Believe it or not, about one in every four of us continues to wear makeup after it has gone off. Oxbridge, a distance learning college, polled over 500 individuals in the UK to learn about their makeup, brushes, and sponges cleaning and usage habits – the results will shock you.
Over £800 is spent on cosmetic products per individual, with 16-24-year-olds having the most costly beauty regime each year. However, the data reveals that 36.4% of people aged 18 to 24 years, 43.1% of people aged 55 to 64 years, and 46.7% of those aged 65 and older are unaware that cosmetics have a use-by date.
All cosmetic products have a “shelf life,” which refers to the amount of time they are generally safe to use – look for the icon on the makeup bottle or package for a picture of an open jar with a number on it. It will give you the number of months you have to use after opening before it expires. Then again, before you begin your makeup spring cleaning checklist, we asked Georgia Oxley (@georgiaoxleymua_), a brilliant makeup artist, for tips on when to discard old cosmetics — and how dangerous it is to use them past their expiration date.
“Makeup products going out of date is something most people are entirely unaware of. Each product has a certain month life span from the minute they are opened and there is a reason for that!
Using products after their expiry date can lead to breakouts, skin reactions and premature ageing due to the change in the original product after being exposed to bacteria. Products like liquid eyeliner can pick up bacteria so easily and as you apply it so close to the eye, using this out of date could be really dangerous and impact your vision.
Using expired products is just as bad as using dirty makeup brushes and not cleaning them as regularly as possible. Makeup brushes again collect bacteria both off your skin, the air and where you store them. They can also carry the expired makeup you may not be aware of. Dirty makeup brushes can lead to all sorts of skin conditions including ones like dermatitis and herpes simplex.
If you invest in your skincare routine and you don’t clean your brushes, you are then undoing all of your skincare efforts. Moral of the story, throw away expired makeup and clean your brushes regularly!”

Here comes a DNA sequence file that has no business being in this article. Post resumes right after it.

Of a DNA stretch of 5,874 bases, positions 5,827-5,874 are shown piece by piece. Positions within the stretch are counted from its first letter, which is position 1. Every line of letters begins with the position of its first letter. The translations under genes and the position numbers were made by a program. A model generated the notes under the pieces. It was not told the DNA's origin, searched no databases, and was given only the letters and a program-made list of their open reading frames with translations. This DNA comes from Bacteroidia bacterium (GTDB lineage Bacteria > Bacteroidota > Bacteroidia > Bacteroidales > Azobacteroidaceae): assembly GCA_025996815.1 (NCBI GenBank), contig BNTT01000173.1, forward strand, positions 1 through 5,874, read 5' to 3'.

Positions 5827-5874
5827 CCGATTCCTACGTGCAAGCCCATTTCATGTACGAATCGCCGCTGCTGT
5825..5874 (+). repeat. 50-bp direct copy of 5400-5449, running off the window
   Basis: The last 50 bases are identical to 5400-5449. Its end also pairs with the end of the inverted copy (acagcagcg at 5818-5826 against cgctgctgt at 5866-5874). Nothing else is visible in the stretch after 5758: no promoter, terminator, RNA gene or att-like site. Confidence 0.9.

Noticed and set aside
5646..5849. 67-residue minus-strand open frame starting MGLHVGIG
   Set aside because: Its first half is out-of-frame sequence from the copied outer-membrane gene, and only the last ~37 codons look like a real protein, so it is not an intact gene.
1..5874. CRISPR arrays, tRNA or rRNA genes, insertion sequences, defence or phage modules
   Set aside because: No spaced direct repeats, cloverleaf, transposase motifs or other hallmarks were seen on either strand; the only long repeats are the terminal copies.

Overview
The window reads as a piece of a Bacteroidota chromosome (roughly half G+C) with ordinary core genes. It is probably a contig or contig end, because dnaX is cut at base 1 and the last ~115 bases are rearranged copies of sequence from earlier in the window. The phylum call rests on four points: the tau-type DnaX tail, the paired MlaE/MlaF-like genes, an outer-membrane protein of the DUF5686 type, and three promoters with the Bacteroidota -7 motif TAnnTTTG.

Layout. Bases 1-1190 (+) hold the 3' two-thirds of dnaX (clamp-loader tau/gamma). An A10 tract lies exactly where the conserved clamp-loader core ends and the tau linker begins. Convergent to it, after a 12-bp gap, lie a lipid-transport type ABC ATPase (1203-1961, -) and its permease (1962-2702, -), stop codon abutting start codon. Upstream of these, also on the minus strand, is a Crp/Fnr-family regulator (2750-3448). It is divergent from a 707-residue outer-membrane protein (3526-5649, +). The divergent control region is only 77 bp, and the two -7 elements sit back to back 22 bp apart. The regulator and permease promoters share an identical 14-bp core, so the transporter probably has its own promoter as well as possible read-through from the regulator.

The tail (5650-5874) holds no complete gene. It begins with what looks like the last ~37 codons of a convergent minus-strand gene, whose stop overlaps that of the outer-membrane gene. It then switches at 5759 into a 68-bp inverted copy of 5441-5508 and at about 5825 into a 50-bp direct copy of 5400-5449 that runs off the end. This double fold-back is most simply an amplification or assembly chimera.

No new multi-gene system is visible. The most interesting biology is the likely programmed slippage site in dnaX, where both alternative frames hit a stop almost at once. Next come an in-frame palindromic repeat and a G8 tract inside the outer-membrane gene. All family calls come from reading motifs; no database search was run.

More women than men are using of date makeup
Predominantly, the survey discovered that males are more prone than women to replace their foundations. When questioned, 33.3% of males claimed they replace their foundation every three months, while 31% of women said they do. Conversely, Eyeshadow is the least often replaced cosmetic item among females, with 21% replacing it every three months compared to 29% of male responders.
Concerningly, it also turns out that 35% of women acknowledged not understanding that cosmetics have a use-by date, compared to 21% of males. With fluidity in beauty on the rise, it’s no surprise that guys are becoming increasingly interested in cosmetics, with the men’s beauty business estimated to be worth over £55 billion by 2023.
When the findings were split down by age, the over-50s were the least likely to replace their cosmetics. Many makeup users also own unique tools, such as brushes and sponges, to apply their products. These tools, too, may quickly accumulate dangerous bacteria, yet many users do not clean them as regularly as they should.
1 in 2 women do not wash makeup brushes
Beauty blenders and sponge brushes had the highest percentage of least cleaned items at 33.3%. Only 26.4% of women polled clean their makeup sponges and beauty blenders weekly; this is a modest percentage compared to the 36.2% of males who do. Consumers’ poor hygiene practices regarding beauty are highly concerning, mainly because we discovered that just 40% of men and women wash their face cloths regularly.
London, Birmingham, and Belfast came on top as the cleanest cities, with an average of 39% cleaning their makeup brushes every day. Sheffield and Nottingham, on the other hand, are unhygienic cities, with an average of 27% admitting to not washing their cosmetic brushes, sponges, and blenders. More needs to be done to help educate consumers about the need to regularly clean beauty blenders and makeup brushes. Dr Javeria Anwar, a GCSE science tutor, warns that these findings may spell trouble, particularly for our skin.
“Cleaning makeup brushes should be a weekly routine that is sadly not practised by over 50% of women, according to our survey. We don’t realise that the dirt on the makeup brushes acts as a breeding ground for growth bacteria and fungi, such as E.coli and staphylococcus chains not visible to naked eye.
As we continue rubbing the pathogens on unwashed dirty brushes onto our skin, this leads to blemishes and breakouts, skin infections, or even damage to the skin eventually causing skin discolouration and clogged pores.”